OVERVIEW OF THE REVISED GUIDELINE
Under the Revised Guideline, OSFI expects Boards and Senior Management to be proactive, and to be aware of best practices related to corporate governance that are applicable to their institution and, where appropriate, institutions should adopt these best practices.
OSFI notes that a FRFI’s Board and Senior Management are ultimately accountable for the FRFI’s safety and soundness and compliance with the law. In the Revised Guideline, as in OSFI’s Supervisory Framework, the roles of the Board and Senior Management are purposively distinguished. The Board is made responsible for providing stewardship, including direction-setting and oversight of the management and operations of the entire FRFI. Senior Management is ultimately accountable for implementing the board’s decisions and for directing and overseeing the effective management of the operations of the FRFI.
The key sections of the Revised Guideline, focus, respectively, on three fundamental components of corporate governance for FRFIs: the role of the Board of Directors; Risk Governance, described as a distinct and crucial element of corporate governance for FRFIs; and the role of the Audit Committee.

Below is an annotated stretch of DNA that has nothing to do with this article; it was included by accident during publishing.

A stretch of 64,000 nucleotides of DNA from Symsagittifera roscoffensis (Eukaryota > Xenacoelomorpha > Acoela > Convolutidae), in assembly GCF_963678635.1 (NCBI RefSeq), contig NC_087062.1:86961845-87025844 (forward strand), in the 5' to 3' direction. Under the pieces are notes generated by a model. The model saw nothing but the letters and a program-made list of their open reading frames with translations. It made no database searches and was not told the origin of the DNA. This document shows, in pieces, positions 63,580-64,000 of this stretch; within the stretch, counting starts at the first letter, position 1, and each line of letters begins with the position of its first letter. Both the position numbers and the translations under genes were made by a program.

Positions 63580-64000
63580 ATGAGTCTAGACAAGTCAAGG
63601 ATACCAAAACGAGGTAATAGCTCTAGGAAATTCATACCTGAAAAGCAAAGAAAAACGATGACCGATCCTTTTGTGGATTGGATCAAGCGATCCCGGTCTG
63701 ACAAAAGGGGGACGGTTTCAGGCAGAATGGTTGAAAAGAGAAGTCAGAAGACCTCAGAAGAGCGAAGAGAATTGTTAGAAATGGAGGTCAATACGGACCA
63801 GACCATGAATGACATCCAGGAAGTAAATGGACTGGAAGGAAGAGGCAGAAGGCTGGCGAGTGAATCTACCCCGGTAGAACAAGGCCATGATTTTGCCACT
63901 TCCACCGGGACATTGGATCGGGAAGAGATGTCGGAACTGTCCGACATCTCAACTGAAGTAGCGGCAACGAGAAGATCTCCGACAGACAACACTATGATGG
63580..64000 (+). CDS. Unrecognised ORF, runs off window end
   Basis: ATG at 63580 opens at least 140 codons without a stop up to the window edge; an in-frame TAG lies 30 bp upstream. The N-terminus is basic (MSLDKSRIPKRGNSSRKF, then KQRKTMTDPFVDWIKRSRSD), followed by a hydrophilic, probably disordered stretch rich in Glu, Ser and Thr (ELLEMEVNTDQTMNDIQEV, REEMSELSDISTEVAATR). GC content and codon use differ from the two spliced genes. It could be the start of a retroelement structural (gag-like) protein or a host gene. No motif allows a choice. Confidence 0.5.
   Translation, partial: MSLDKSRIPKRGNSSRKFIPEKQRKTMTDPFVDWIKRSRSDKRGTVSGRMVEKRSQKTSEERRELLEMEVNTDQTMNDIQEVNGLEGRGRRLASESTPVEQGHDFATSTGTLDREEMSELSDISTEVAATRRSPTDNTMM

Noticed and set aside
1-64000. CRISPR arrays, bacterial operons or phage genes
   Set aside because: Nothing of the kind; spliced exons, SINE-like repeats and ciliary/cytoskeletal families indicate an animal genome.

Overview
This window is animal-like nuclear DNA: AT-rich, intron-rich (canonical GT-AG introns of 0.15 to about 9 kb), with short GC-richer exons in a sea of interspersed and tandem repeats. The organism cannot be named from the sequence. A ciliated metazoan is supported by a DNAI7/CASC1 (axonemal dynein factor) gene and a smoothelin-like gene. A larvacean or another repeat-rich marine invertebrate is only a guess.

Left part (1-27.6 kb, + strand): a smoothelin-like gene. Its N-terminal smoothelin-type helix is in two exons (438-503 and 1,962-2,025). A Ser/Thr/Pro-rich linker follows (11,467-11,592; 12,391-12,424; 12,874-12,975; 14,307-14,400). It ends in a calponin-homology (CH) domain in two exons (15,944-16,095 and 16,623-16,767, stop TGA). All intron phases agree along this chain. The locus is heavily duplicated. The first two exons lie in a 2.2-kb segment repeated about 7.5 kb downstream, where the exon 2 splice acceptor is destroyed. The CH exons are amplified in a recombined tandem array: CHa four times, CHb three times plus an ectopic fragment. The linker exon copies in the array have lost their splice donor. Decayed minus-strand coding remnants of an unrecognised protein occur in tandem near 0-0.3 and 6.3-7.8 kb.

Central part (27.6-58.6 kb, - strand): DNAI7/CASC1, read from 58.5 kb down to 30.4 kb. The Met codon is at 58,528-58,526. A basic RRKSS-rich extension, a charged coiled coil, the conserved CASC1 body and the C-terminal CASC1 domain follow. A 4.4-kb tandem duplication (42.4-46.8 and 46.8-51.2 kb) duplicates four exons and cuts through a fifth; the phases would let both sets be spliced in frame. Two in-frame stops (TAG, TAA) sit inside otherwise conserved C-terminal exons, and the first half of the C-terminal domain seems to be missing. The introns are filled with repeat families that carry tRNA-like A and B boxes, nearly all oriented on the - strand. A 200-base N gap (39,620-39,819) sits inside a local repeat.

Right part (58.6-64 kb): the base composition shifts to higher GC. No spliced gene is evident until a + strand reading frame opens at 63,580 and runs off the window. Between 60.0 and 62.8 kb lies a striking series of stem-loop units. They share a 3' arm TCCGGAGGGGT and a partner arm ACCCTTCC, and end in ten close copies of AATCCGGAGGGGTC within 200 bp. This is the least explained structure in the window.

THE ROLE OF THE BOARD
OSFI notes that in addition to the roles and responsibilities outlined in the applicable federal legislation, the Board should approve the FRFI’s: short-term and long-term enterprise-wide business objectives, strategy and plans, including the Risk Appetite Framework (described below); significant strategic initiatives or transactions; internal control framework; appointment, performance review and compensation of the CEO and, where appropriate, other members of senior management including the heads of oversight functions; succession plans with respect to the Board, CEO and, where appropriate, other members of senior management including the heads of oversight functions; mandate, resources and budgets for the oversight functions; and external audit plan.